Needless to say, I was starting second in most of my matches and staring across fields of [ccProd]Geargiarmor[/ccProd]s with multiple back rows set, [ccProd]Bujin Yamato[/ccProd]s with a [ccProd]Bujingi Hare[/ccProd] in grave and [ccProd]Bujingi Crane[/ccProd] in hand, and other situations.  If you could ask many of my opponents at this past YCS, they would tell you how they lost game 1 easily to simple cards like [ccProd]A Wingbeat of Giant Dragon[/ccProd] and [ccProd]Black Rose Dragon[/ccProd], all without using my normal summon or dragon rulers.  Against a first turn Yamato, simply making [ccProd]Gauntlet Launcher[/ccProd] from your extra deck allows you to bypass a Bujingi Hare or [ccProd]Bujingi Turtle[/ccProd] by activating Gauntlet Launcher's effect twice if need be.

So how does this deck fare against other matchups? Really good!  In eleven rounds of swiss, I played and beat all of 3 Geargia Decks, 2 Mermail Decks, 1 Fire Fist, 1 Fire Kings, 1 Rank-up deck and 1 mirror match.  My two losses were to two players who also topped this YCS, playing Chain Beat and Mythic Rulers, both going into game 3 with them opening slightly better hands than me (it happens).  Against mermails, multiple dragon rulers coupled with access to combos even when both sides are simplified led to my wins.  [ccProd]Crimson Blader[/ccProd] was also vital and easily accessible with this deck.  Against all other decks, the consensus was that my opponent would fear A Wingbeat of Giant Dragon and waste a [ccProd]Black Horn of Heaven[/ccProd] on my special summoned Tefnuit in an effort to play around Wingbeat.  An even one-for-one trade against a deck running dragon rulers and wasting a Black Horn of Heaven all make the match favorable to me.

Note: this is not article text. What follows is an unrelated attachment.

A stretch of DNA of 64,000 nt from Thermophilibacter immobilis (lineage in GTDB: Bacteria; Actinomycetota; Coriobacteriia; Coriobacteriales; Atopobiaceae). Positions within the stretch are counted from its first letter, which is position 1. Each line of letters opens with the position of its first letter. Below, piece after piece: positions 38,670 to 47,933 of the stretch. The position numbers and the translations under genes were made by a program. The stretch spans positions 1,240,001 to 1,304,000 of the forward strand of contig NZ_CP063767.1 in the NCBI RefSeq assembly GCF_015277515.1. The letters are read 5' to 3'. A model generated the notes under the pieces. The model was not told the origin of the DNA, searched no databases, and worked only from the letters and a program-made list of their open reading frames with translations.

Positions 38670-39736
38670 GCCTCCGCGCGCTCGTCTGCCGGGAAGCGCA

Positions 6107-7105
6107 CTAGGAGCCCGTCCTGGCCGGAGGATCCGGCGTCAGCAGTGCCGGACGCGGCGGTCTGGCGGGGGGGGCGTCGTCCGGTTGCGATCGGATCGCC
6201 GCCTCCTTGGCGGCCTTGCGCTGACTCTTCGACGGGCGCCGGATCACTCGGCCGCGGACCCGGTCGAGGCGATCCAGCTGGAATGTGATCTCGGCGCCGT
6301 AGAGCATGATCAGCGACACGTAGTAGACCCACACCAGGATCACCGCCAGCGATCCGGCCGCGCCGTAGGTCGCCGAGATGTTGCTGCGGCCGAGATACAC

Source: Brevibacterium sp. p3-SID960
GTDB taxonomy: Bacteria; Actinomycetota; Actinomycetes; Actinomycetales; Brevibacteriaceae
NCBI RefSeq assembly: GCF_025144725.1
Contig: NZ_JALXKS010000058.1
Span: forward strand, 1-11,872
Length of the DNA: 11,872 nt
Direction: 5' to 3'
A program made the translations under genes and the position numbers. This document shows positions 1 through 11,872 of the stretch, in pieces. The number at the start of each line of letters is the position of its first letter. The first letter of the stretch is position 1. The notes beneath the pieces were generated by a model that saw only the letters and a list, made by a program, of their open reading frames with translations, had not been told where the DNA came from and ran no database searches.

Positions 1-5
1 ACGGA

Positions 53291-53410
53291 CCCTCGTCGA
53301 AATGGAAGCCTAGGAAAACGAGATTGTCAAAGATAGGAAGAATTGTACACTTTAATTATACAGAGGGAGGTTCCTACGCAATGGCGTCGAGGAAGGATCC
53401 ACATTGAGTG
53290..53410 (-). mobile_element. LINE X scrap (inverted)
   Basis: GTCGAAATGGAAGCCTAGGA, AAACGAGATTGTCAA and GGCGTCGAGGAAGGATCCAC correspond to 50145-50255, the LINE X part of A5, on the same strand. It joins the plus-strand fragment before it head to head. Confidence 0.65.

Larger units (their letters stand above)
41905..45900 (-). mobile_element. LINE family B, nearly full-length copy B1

Without further ado, here is what I ran at YCS Las Vegas:

[ccDeck="Main Deck"]

3 Hieratic Dragon of Eset

3 Hieratic Dragon of Su

3 Hieratic Dragon of Tefnuit

1 Blaster, Dragon Ruler of Infernos

1 Tempest, Dragon Ruler of Storms

1 Tidal, Dragon Ruler of Waterfalls

1 Redox, Dragon Ruler of Boulders

2 Flamvell Guard

2 Labradite Dragon

1 Debris Dragon

1 Influence Dragon

3 Upstart Goblin

3 Cards of Consonance

3 Dragon Shrine

2 Hieratic Seal of Convocation

1 Book of Moon

1 Gold Sarcophagus

1 Forbidden Lance

1 A Wingbeat of Giant Dragon

1 Bottomless Trap Hole

1 Solemn Warning

1 Torrential Tribute

1 Compulsory Evacuation Device

2 Skill Drain[/ccDeck] [ccDeck="Side Deck"]

3 Maxx "C"

3 Mystical Space Typhoon

2 Fencing Fire Ferret